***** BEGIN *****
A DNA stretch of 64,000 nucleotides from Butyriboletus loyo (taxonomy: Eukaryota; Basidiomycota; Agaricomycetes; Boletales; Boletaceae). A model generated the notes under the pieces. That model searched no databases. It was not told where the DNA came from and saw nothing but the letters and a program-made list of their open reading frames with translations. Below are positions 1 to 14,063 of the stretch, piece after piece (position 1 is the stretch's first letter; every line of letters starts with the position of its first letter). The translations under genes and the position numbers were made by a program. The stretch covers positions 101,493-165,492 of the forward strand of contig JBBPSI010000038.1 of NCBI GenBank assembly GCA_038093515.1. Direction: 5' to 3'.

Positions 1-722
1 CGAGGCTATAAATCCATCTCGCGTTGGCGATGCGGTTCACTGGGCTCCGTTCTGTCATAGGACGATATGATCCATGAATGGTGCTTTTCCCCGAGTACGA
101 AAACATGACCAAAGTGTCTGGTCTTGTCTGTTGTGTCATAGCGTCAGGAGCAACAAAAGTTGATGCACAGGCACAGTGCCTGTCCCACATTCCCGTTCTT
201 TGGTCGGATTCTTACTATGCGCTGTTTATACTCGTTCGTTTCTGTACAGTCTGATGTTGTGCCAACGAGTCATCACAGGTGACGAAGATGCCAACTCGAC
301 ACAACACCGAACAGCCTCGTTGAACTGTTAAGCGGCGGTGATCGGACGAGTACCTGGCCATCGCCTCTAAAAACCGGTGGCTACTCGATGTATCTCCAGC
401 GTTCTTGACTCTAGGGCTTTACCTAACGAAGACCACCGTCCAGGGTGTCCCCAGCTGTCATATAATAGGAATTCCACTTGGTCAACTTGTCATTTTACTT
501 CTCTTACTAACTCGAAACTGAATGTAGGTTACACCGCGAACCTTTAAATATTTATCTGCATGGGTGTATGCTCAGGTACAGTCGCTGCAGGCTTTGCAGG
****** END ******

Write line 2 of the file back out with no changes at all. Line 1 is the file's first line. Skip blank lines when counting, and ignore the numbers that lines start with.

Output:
Positions 1-722